Arts and Entertainment

Theater pros find a vibrant life on Vashon

Jim D’Asaro and Rebecca Spencer on their deck, at sunset. - Tom Hughes photo
Jim D’Asaro and Rebecca Spencer on their deck, at sunset.
— image credit: Tom Hughes photo

For every newcomer who meticulously plans a move to Vashon, there are always one or two others who seem to arrive on the Island by chance.

Jim D’Asaro and Rebecca Spencer, two high-profile theater professionals who are East Coast transplants to Vashon, are a case in point. Neither one of them had ever set foot on the Island before they moved to a rented waterfront cottage in Burton last December.

The couple, who have been married for 22 years, still seemed a bit dazed by their own good fortune as they sat on their expansive deck on a balmy evening in June.

As the sunset painted Quartermaster Harbor purple and a blue heron sailed high overhead, Spencer and D’Asaro leaned back in Adirondack chairs and admitted they hadn’t set out to find Vashon. Instead, Vashon had found them.

“There’s magic here,” Spencer, a striking redhead, said with a laugh.

The story of the couple’s move, it turns out, involves the potent combination of mid-life soul searching, a sluggish housing market and the Web site Craigslist.

And all that, in turn, has created new opportunities for Island artists, including four UMO Ensemble members D’Asaro recently hired to work on a new theater project in Seattle.

D’Asaro’s and Spencer’s story began last year, when D’Asaro was contacted by an old friend, Jimmy Nixon, who asked if D’Asaro would step in as the executive director of Broadway Bound, an acclaimed and rapidly growing Seattle children’s theater Nixon founded 12 years ago.

D’Asaro was nearing his 10th anniversary as director of production for the New York City Opera, another milestone in a storied career that has included jobs in stage and production management on Broadway, Yale Repertory Theatre, Williamstown Theatre Festival and Radio City Music Hall.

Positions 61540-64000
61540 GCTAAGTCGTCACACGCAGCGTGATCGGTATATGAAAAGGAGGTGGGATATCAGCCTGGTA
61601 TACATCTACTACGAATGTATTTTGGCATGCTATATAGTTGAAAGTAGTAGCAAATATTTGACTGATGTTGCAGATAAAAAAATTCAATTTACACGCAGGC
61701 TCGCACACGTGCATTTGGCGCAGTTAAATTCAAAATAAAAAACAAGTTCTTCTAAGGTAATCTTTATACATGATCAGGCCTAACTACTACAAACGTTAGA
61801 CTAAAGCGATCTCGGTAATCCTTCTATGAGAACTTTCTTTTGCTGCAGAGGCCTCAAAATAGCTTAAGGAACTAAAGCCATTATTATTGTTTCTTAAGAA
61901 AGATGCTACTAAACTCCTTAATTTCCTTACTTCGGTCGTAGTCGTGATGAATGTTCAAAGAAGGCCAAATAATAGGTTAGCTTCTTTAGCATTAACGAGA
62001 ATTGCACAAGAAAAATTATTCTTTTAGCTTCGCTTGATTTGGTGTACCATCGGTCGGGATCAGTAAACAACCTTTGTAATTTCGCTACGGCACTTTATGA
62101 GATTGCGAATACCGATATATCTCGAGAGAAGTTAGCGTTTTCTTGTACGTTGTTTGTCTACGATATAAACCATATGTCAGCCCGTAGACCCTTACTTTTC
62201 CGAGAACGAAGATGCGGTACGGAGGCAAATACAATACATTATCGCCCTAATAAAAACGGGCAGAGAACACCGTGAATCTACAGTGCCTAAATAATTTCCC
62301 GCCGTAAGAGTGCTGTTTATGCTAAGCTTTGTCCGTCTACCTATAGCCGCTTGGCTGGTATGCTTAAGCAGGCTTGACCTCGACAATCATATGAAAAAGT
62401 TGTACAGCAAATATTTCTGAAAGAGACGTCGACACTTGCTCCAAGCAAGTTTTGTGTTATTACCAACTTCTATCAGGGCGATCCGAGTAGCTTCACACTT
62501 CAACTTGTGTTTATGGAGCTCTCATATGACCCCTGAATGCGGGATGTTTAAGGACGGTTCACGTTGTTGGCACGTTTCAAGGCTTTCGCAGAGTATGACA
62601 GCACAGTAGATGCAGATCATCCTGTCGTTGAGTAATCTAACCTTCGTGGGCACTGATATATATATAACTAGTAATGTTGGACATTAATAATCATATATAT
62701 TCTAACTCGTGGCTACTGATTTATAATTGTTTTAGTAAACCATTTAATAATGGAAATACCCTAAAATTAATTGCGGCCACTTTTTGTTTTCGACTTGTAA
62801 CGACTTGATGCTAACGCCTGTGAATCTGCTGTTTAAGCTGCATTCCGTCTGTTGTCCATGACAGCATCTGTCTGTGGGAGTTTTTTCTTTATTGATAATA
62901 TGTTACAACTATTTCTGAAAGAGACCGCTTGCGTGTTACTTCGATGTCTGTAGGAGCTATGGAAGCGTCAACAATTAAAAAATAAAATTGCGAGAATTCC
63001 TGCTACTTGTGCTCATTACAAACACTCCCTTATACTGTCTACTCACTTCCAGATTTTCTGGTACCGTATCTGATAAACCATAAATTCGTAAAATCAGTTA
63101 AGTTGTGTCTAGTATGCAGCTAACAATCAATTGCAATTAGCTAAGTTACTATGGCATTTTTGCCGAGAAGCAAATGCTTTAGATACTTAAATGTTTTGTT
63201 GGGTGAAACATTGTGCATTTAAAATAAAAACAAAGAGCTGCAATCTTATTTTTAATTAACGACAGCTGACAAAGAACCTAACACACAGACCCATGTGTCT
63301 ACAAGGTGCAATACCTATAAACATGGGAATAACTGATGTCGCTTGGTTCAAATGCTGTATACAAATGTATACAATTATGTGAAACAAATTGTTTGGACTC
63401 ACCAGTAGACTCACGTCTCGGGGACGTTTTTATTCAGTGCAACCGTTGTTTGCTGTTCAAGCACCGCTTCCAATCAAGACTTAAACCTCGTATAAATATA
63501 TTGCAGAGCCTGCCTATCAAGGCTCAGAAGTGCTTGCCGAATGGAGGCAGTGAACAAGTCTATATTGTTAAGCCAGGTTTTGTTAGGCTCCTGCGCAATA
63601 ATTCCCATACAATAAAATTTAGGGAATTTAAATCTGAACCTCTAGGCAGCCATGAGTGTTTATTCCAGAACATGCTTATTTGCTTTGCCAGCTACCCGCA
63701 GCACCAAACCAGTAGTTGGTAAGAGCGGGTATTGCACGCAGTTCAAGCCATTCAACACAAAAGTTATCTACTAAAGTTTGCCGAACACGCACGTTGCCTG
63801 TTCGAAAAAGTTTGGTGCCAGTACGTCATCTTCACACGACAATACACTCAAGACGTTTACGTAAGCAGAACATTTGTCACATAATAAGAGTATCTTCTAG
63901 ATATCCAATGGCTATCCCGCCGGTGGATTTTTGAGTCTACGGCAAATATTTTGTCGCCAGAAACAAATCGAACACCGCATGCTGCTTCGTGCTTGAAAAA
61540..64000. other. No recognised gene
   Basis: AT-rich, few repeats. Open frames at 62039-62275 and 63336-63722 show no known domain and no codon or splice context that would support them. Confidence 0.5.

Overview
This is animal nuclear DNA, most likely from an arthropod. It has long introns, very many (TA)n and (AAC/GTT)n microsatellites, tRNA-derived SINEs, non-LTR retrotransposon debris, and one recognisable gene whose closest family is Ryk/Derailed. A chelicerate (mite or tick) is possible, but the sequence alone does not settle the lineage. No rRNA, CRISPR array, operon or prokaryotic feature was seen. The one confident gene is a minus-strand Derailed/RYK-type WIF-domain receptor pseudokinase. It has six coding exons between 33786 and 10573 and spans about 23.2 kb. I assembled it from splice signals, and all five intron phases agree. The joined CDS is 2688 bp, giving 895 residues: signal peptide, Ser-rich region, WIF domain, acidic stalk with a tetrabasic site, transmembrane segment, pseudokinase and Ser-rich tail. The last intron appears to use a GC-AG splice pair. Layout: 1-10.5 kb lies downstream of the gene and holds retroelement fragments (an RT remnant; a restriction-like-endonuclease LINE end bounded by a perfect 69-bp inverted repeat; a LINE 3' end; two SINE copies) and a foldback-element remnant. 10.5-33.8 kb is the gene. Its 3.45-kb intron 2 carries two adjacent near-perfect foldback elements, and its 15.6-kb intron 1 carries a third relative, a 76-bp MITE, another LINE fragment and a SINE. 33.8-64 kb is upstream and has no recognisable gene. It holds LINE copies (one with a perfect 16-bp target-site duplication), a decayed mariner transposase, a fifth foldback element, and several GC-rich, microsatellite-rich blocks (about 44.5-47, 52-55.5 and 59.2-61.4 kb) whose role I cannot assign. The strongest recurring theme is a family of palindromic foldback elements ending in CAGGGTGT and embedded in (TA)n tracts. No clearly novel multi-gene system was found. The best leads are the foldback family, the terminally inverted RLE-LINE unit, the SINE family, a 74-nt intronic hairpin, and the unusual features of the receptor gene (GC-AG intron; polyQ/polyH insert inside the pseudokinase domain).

But D’Asaro said he’d reached the point where he wondered what he was supposed to do next. He was ready, he said, to “pay it forward” in his industry, and the idea of working for a children’s theater was especially appealing.

Spencer, an acclaimed performer and recording artist with a long resumé of Broadway, regional theater and cabaret credits, had just completed a two-year run in the Las Vegas version of “The Phantom of the Opera,” playing the coveted role of Madame Giry.

She was also eager to have the chance to look for new opportunities on the West Coast.

The couple decided to take a leap and move to Seattle, but their plan hit a roadblock when their house in Dobbs Ferry, N.Y., didn’t sell in a tough housing market.

Scrambling, D’Asaro went online

to try to find a furnished rental in Seattle.

“We had never heard of Vashon, but then I saw an ad on Craigslist for a waterfront house in Burton,” he explained. “Based on the pictures in the ad, we signed a lease.”

Since then, the couple has quickly acclimated to the unique culture of the Island.

“I think I understand the bumper sticker, ‘Keep Vashon Weird,’” D’Asaro said. “In theater, you see it all. We’re very open-minded.”

One of the couple’s first Island discoveries was UMO Ensemble, and D’Asaro recently contracted with the group to appear in Broadway Bound’s current production of “Peter Pan.”

“We were grappling with how to fly our cast,” D’Asaro explained. “And then the idea came to me — instead of ropes and wires and kids flying back and forth in a straight line, we could have a sequence where the children were lifted into the air by dancers.”

D’Asaro called Elizabeth Klob, UMO’s executive artist, who arranged for four UMO performers — Lyam White, T’ai Hartley, Anthony Courser and Leah Urzendowski — to appear in “Peter Pan,” costumed as ghostly white clouds that lift the children into the air.

“It was a real shot in the dark collaboration,” said Klob, adding that she hoped UMO would get more chances to work with Broadway Bound.

As D’Asaro and Spencer sat on their deck and shared their excitement about their new lives here, the possibilities did indeed seem limitless.

“When you really do embrace an opening,” Spencer said, “you get more chances. You have fresh eyes.”

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